Lunatics think dreams represent reality; lovers dream about the people they love; and poets dream of a world beyond the physical world and make it accessible to people through language. While Theseus speaks the truth, he still does not seem to latch onto to the value of dreaming and imagination yet. By contrast, Shakespeare revels in such a world of fancy. In fact, at the very end of his play, Shakespeare warns the audience through the character of Robin to accept the play as a mere dream.Judi Dench A Midsummer Night's Dream Pt 2
The scene indeed reflects the themes surrounding the play within the play. In this instance, Shakespeare shows the audience how he has taken them on a journey into his dream world in the form of his play. Marriage is seen as the ultimate social achievement for women while men can go on to do many other great things and gain social recognition. In reference to the triple wedding, he says, "The festive conclusion in A Midsummer Night's Dream depends upon the success of a process by which the feminine pride and power manifested in Amazon warriors, possessive mothers, unruly wives, and wilful daughters are brought under the control of lords and husbands.
A connection between flowers and sexuality is drawn. The juice employed by Oberon can be seen as symbolising menstrual blood as well as the "sexual blood shed by "virgins"".
While blood as a result of menstruation is representative of a woman's power, blood as a result of a first sexual encounter represents man's power over women. Tennenhouse contrasts the patriarchal rule of Theseus in Athens with that of Oberon in the carnivalistic Faerie world. The disorder in the land of the fairies completely opposes the world of Athens.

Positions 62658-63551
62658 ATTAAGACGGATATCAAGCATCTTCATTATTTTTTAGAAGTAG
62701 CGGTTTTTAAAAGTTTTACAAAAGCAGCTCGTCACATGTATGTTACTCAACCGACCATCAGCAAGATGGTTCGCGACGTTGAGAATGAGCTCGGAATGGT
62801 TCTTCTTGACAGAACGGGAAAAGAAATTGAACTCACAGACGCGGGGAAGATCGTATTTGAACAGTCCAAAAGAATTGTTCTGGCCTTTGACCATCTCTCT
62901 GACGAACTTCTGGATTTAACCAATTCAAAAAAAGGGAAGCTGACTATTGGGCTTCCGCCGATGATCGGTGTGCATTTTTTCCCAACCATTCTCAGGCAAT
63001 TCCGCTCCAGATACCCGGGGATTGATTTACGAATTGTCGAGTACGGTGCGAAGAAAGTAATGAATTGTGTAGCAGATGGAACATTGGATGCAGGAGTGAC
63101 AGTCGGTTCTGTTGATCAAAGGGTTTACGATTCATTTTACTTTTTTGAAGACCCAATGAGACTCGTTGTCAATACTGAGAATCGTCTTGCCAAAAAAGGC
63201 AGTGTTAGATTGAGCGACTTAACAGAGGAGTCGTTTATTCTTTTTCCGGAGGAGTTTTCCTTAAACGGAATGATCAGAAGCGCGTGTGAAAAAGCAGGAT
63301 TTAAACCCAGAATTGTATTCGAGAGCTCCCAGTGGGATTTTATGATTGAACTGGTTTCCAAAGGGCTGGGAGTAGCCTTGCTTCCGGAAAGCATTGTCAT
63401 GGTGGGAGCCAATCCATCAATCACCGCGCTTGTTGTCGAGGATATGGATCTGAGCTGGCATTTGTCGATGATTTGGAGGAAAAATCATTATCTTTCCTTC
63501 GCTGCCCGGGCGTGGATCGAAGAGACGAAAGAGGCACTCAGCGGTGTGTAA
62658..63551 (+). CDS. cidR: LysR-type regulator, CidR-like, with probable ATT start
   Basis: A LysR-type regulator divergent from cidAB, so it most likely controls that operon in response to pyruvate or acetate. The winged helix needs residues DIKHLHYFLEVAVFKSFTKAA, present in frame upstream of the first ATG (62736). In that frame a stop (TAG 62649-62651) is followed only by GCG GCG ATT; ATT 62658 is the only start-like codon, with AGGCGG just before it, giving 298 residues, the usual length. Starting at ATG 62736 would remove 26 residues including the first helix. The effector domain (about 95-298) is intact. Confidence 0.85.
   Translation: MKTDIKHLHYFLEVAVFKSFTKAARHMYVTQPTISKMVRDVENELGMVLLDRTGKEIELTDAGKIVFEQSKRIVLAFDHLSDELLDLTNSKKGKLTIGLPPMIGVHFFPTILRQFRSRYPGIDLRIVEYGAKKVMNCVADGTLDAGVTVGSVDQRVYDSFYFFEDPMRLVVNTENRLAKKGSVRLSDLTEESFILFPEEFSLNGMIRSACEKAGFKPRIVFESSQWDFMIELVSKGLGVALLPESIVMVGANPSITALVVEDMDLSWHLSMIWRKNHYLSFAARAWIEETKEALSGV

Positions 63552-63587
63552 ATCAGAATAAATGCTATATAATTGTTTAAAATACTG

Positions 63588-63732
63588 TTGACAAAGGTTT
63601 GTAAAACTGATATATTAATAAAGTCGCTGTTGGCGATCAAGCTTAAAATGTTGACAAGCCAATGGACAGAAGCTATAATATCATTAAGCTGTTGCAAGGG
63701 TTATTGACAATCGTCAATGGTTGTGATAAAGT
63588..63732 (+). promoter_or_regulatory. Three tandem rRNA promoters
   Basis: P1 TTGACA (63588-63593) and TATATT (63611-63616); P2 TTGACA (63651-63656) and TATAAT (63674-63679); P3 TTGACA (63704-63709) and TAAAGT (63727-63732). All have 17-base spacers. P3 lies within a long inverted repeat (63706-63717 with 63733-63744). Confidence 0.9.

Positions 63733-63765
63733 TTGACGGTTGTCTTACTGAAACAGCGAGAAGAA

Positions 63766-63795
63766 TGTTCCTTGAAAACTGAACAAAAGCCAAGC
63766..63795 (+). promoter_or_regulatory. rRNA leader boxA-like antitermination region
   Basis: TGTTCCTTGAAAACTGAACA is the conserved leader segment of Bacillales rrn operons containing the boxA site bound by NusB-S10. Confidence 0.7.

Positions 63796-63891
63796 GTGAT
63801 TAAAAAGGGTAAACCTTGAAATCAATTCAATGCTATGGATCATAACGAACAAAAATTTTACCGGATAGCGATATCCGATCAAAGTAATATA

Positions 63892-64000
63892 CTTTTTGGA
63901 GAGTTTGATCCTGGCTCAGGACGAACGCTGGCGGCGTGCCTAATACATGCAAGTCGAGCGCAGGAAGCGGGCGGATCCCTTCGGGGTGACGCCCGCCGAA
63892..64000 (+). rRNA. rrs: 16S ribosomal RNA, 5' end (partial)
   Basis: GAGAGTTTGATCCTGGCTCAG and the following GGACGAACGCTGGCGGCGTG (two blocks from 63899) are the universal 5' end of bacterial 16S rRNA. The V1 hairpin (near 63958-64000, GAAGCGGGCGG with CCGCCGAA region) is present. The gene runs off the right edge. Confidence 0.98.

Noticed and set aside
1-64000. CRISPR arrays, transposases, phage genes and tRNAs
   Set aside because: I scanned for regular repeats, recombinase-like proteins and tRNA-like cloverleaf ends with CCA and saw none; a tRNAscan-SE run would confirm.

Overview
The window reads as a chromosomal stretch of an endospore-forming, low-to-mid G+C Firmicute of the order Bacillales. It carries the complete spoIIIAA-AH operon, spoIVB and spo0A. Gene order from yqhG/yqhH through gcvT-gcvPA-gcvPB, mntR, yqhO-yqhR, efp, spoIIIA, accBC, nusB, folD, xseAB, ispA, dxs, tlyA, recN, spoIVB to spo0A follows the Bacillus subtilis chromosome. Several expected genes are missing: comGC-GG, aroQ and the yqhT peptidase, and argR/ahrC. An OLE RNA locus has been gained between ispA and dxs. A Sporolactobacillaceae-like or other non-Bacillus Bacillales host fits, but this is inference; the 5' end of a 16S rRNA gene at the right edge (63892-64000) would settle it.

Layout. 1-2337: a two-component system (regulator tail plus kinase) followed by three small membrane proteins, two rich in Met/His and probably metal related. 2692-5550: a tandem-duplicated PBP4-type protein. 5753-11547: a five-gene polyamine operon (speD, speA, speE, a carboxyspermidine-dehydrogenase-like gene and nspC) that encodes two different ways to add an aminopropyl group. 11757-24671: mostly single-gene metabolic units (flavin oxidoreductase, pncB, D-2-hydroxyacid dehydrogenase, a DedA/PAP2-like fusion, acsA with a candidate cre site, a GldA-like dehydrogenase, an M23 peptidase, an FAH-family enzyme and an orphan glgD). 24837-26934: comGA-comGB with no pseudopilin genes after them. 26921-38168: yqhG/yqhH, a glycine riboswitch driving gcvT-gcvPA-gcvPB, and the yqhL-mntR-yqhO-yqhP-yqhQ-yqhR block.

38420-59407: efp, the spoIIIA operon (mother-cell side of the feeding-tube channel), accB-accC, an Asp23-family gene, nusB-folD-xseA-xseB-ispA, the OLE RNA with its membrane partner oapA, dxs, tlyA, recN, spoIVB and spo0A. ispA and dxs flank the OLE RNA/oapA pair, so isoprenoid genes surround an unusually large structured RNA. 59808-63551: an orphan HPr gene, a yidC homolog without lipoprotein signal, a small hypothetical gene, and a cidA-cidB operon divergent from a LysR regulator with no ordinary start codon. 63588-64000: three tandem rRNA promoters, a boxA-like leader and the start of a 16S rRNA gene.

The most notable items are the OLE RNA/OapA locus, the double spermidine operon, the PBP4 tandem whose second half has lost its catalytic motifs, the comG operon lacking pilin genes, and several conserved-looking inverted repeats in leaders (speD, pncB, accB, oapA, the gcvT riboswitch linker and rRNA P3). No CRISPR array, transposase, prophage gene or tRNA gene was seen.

He states that during times of carnival and festival, male power is broken down. For example, what happens to the four lovers in the woods as well as Bottom's dream represents chaos that contrasts with Theseus' political order.
However, Theseus does not punish the lovers for their disobedience. According to Tennenhouse, by forgiving the lovers, he has made a distinction between the law of the patriarch Egeus and that of the monarch Theseuscreating two different voices of authority.
This distinction can be compared to the time of Elizabeth Iin which monarchs were seen as having two bodies: Elizabeth's succession itself represented both the voice of a patriarch as well as the voice of a monarch: The earliest such piece of criticism was a entry in the diary of Samuel Pepys.
He found the play to be "the most insipid ridiculous play that ever I saw in my life". He was preoccupied with the question of whether fairies should be depicted in theatrical plays, since they did not exist. He concluded that poets should be allowed to depict things which do not exist but derive from popular belief. And fairies are of this sort, as are pigmies and the extraordinary effects of magick. Based on this reasoning, Dryden defended the merits of three fantasy plays: Gildon thought that Shakespeare drew inspiration from the works of Ovid and Virgiland that he could read them in the original Latin and not in later translations.
He felt the depiction of the supernatural was among Shakespeare's strengths, not weaknesses. He especially praised the poetry and wit of the fairies, and the quality of the verse involved.
He felt that the poetry, the characterisation, and the originality of the play were its strengths, but that its major weaknesses were a "puerile" plot and that it consists of an odd mixture of incidents. The connection of the incidents to each other seemed rather forced to Gentleman.